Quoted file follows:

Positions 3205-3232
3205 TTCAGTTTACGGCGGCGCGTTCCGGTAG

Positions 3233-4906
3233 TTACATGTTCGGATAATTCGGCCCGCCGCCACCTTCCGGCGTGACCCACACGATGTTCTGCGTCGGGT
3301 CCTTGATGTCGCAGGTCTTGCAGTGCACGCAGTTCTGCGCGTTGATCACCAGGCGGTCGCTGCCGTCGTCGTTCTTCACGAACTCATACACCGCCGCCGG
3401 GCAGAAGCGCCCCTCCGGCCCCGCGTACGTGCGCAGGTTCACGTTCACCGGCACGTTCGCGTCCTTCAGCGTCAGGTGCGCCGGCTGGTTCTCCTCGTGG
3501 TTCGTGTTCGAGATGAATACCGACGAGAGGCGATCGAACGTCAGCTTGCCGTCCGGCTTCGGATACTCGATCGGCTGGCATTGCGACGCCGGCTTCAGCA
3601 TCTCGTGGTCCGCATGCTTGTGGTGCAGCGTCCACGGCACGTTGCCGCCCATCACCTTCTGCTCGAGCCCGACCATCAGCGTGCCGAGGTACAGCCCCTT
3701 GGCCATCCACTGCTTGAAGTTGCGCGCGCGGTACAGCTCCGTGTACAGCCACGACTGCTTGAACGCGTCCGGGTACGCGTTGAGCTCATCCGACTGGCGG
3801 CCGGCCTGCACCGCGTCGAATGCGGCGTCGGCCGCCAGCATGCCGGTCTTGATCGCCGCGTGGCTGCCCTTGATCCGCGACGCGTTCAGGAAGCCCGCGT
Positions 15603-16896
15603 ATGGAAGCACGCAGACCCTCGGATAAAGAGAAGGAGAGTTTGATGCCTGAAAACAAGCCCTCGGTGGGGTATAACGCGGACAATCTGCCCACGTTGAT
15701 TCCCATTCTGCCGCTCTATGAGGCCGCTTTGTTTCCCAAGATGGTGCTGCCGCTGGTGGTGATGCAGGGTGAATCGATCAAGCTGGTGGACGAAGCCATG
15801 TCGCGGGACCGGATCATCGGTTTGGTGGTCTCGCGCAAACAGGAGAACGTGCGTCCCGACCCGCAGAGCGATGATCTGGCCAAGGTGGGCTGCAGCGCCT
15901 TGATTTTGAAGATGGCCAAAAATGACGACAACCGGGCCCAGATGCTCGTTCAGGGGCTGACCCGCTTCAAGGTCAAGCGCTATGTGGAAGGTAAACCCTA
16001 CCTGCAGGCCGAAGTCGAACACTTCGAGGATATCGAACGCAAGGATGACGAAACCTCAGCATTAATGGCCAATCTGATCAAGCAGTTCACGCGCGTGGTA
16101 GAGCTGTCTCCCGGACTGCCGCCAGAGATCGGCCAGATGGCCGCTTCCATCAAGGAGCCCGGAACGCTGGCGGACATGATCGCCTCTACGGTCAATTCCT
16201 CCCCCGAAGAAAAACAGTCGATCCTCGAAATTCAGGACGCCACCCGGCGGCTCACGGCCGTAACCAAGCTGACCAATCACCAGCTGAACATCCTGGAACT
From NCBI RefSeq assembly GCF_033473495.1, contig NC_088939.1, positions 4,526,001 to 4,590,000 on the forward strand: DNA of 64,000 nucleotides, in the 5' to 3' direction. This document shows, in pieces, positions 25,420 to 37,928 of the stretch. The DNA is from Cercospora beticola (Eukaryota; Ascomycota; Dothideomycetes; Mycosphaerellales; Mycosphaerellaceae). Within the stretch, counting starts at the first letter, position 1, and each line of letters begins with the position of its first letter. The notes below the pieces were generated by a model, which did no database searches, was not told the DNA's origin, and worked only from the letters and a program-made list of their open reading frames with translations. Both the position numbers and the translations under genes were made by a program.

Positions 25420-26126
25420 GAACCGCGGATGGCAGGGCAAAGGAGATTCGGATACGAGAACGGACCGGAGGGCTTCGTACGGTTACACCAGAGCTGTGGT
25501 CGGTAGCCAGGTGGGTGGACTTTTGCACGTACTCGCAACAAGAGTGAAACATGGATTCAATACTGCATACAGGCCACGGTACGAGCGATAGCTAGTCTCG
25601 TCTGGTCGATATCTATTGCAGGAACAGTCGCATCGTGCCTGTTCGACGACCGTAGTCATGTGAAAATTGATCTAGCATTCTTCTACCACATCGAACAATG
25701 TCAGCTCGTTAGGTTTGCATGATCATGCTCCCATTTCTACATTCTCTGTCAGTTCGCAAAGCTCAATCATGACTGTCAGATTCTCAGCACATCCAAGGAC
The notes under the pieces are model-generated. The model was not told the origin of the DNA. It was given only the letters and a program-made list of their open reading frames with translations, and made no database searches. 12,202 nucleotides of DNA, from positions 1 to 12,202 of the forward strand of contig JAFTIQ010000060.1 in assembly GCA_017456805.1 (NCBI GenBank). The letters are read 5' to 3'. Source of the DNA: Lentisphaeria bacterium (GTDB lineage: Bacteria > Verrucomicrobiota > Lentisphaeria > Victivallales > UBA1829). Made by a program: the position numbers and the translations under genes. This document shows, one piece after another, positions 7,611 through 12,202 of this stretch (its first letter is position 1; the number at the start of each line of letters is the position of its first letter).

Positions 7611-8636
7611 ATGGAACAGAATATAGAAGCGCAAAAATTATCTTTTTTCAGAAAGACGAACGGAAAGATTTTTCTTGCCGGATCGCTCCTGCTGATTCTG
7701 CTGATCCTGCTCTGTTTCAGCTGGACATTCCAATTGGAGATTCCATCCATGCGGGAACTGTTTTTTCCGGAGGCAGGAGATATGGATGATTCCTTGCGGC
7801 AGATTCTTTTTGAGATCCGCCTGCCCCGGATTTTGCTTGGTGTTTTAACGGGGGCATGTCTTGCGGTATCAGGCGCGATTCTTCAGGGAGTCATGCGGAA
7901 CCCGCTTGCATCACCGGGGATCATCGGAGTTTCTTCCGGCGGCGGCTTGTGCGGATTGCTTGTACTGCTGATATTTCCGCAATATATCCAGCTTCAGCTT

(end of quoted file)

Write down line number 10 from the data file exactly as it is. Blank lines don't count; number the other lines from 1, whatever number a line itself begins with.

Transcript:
3801 CCGGCCTGCACCGCGTCGAATGCGGCGTCGGCCGCCAGCATGCCGGTCTTGATCGCCGCGTGGCTGCCCTTGATCCGCGACGCGTTCAGGAAGCCCGCGT